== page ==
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John Burnside's gift for almost-happiness

Something Like Happy - review.

Something Like Happy
John Burnside
Jonathan Cape, 256pp, £16.99

“It’s hard work, being happy,” says one of the good women of Cowdenbeath who form the chorus of the everyday neighbourhood tragedies of John Burnside’s beautiful and disturbing memoir A Lie About My Father (2006). His new collection of short stories also bears witness to that never-ending and never accomplished labour. Happiness is always round the corner, glimpsed like a beast in a thicket or a woman vanishing into the twilight or the snow. One of his narrators keeps taped on the wall next to her computer a quotation from André Maurois, “Le bonheur est une fleur qu’il ne faut pas cueillir.” Burnside doesn’t bother to translate. He trusts his readers.

There is much familiar Burnside landscape here – the harsh beauty of dune-grass and headland, the casual and deadly knifing in the pub, the domestic violence (most vividly evoked in a terrifying story called “Slut’s Hair”), the truck driver’s lonely road, the treacherous friend, the sad affair. “Fallings from us, vanishings”: and yet, as in Words - worth, there are intimations of immortality, memories and moments, which make these stories more magical than lowering. His characters are reconciled to being almost happy when most alone, eating a slice of toast with blackcurrant jam and watching snow fall, or standing half naked by a window listening to the dark, or drinking a glass of Chablis in an empty house, or in “those fleeting moments out on the road, when I opened a gate and crossed an empty farmyard, a stranger, even to myself, in the quiet of the afternoon”.

The narrator of “The Deer Larder” writes scripts for commercials and is surprised to find herself happy (or almost happy) working on “a defined project, with clear limits and constraints”, from which she can occasionally create something that shines, like a medieval copyist illuminating his text. Negligible events, she reflects, almost persuading herself, add up “to a more or less happy life”. Happiness, she claims, is ordinary and slow.

Burnside’s search for the elusive beast is the theme of “The Fair Chase” in his most recent poetry collection, Black Cat Bone, and the hunting of birds features in two of the stories here, set in very different locations. In “Godwit”, Fat Stan leads his friend to the dangerous Sands in search of the rare black-tailed godwit, which, he has been told, was prized “in the olden times” for its meat. His friend, not wholly trusting Stan’s tale, looks the bird up in the Field Guide to British Birds, and there it is, looking cleaner and more graceful than the one they thought they’d glimpsed wading, “but then things always do look better in books, all in their true colours, like they would be if the world was perfect”. Stan fails to catch the godwit and ends up in prison, doomed from the first sentence of the story, and his friend is left wandering through the ghostly fog of the tideline, where there is no godwit, nothing but whiteness. The search has ended in the nothingness of “relief and disappointment”.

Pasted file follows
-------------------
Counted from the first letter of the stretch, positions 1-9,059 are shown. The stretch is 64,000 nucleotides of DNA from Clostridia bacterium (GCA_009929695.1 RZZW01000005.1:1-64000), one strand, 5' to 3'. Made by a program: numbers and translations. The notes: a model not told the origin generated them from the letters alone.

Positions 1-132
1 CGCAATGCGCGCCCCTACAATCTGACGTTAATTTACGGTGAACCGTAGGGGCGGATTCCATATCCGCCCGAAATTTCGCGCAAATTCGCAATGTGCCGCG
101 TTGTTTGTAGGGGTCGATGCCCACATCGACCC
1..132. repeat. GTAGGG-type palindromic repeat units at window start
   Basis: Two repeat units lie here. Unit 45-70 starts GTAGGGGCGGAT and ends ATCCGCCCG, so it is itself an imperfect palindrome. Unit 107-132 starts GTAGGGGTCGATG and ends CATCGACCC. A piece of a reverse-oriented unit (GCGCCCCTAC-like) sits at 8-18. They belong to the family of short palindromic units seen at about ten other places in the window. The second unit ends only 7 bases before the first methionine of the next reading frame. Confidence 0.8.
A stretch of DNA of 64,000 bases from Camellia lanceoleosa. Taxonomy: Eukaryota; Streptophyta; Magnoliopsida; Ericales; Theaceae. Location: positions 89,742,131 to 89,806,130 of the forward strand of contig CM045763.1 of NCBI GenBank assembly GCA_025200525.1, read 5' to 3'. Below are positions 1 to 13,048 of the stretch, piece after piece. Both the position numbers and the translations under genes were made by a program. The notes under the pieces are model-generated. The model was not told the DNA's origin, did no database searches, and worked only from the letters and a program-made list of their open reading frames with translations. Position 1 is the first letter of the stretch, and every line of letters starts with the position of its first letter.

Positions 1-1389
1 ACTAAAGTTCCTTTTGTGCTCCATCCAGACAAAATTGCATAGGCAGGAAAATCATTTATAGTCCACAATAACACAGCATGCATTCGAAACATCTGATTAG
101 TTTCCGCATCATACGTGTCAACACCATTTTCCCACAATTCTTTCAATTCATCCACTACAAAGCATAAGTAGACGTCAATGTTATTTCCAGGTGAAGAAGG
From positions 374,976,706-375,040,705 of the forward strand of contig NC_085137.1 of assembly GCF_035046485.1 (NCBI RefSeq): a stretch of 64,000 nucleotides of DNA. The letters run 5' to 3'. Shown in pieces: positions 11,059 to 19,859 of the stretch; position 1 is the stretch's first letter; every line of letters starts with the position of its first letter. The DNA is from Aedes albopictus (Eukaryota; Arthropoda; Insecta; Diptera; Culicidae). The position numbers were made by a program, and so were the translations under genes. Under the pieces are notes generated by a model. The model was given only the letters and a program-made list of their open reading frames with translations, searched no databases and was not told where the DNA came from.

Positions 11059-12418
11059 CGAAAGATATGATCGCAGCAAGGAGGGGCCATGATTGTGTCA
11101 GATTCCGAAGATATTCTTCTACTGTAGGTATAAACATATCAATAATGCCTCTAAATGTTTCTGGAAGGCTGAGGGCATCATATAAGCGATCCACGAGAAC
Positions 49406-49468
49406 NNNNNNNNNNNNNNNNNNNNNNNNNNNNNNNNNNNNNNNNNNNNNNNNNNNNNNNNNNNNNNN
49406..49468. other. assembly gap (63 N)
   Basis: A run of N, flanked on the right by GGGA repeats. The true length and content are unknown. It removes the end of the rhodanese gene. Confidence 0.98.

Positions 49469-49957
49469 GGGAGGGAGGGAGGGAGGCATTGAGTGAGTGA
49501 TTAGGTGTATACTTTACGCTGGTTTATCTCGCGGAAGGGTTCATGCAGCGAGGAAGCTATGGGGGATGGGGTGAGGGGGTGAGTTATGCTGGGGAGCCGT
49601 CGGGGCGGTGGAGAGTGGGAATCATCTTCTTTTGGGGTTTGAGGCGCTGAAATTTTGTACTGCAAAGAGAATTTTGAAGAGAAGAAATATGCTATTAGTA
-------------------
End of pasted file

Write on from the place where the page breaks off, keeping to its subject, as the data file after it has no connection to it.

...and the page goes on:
“Roccolo”, set on the sunlit Amalfi coast, is a sinister tale of psychological games-playing, in which an Italian woman enacts her annual erotic ritual of ensnaring a young English boy, bored on his summer holidays. She leads him up the steep hillside to the rocky cave where small birds are lured by a blinded decoy into nets. It is many-layered and full of menace and surprises, illustrating Burnside’s impressive range: Salerno is a long way from Cowdenbeath, but just as realistically portrayed. It has echoes of Angus Wilson’s story “Raspberry Jam”, which also featured blinded birds and a young boy trapped by older women. Wilson, by his own account, was advised to start writing fiction by a psychoanalyst whom he visited in Oxford during the war, while working at Bletchley Park: his mental equilibrium was always delicate, and he saved his sanity by writing. Burnside, too, as we know from his own testimony, has plunged further into the lower depths. Both Wilson and Burnside, though very different as writers, managed to find self-knowledge and salvation (not too strong a word) through their work. Not enough ordinary slow happiness, perhaps, but something like happy.

While I was reading these stories, lines from Dryden’s “The Secular Masque” (1700) kept running through my head:

All, all of a piece throughout;
Thy chase had a beast in view;
Thy wars brought nothing about;
Thy lovers were all untrue.
’Tis well an old age is out,
And time to begin a new.

The hope and defiance of Dryden’s verse seem to augur well for Burnside and 2013.

This article first appeared in the 14 January 2013 issue of the New Statesman, Dinosaurs vs modernisers